Over the last few years, stories about allegations of sexual harassment seem to constantly be in the news. The most recent reports involving high-profile personalities accused of having inappropriate sexual contact with non-consenting individuals include allegations against New York Governor Andrew Cuomo, college football coach Les Miles, and fashion designer Alexander Wang. The silver lining of these disturbing allegations is that the once-taboo subject of sexual harassment is now being talked about and considered more seriously.
Unfortunately, however, many reports of sexual harassment do not result in any legal action. In fact, of all the reports of workplace sexual harassment, only an estimated 3 percent to 6 percent of the cases ever make it to trial. Compare this statistic to the percentage of women who report they have been sexually harassed at some point in their lives—which is almost 50 percent—and the problem becomes very apparent.
Although almost half of all women have experienced workplace sexual harassment, only about 5-15 percent of these women report the harassment. Most do not report the inappropriate behavior to their employer because they fear that their employer, boss, or other employees will somehow retaliate. Many victims of sexual harassment also do not make a report because they assume that nothing will come of it. So many cases are dismissed that it discourages other victims from coming forward.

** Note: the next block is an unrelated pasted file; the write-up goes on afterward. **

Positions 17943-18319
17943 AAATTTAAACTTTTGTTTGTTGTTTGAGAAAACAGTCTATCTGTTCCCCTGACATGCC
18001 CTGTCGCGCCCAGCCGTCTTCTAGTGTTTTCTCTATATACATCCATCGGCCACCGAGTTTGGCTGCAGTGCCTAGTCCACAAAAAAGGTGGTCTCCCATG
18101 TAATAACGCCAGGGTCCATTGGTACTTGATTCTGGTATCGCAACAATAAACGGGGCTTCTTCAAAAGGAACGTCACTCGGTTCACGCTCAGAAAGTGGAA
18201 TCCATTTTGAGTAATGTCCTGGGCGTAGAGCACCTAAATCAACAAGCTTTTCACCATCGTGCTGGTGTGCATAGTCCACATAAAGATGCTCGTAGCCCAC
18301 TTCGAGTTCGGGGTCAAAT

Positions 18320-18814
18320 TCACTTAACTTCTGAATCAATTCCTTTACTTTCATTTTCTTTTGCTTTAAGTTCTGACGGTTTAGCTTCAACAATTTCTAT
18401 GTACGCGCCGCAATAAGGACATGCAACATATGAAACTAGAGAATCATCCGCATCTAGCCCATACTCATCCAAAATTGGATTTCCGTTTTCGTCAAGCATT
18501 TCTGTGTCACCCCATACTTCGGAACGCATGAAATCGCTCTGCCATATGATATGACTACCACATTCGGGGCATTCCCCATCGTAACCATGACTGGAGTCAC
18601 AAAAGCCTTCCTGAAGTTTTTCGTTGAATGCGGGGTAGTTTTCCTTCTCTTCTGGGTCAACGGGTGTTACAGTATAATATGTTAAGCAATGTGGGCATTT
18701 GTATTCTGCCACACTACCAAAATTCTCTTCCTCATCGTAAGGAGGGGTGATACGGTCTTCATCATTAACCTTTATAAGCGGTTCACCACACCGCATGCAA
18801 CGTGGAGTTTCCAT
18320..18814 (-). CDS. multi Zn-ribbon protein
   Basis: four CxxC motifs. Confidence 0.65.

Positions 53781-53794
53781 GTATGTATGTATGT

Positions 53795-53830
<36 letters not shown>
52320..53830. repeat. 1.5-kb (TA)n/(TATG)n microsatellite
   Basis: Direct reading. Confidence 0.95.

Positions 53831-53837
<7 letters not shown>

The main reason for the high rate of rejected sexual harassment cases is because of the nature of the law. In 1986, the United States Supreme Court ruled that a perpetrator’s behavior needs to be “severe or pervasive” in order to qualify as harassment. Because this standard is subjective, judges are left to make their own decision about the seriousness or pervasiveness of the alleged behavior. If a judge believes that behavior in a particular case does not fit the required criteria, he or she will dismiss the case. Deborah Rhode, director of Stanford’s Center on the Legal Profession expands, “Courts have really required the situation to be pretty hellish before they’ll find it actionable.”
Have You Experienced Sexual Harassment?
It is important to know that a victim of sexual harassment does not need to file a criminal complaint in order to seek justice for the harassment. Many cases are settled out of court with the aid of a skilled attorney. If you have been the victim of sexual harassment but have been hesitant to take action against the perpetrator, know that we are here to help. You do not have to face this alone. Call one of our experienced and compassionate Illinois sexual harassment attorneys today.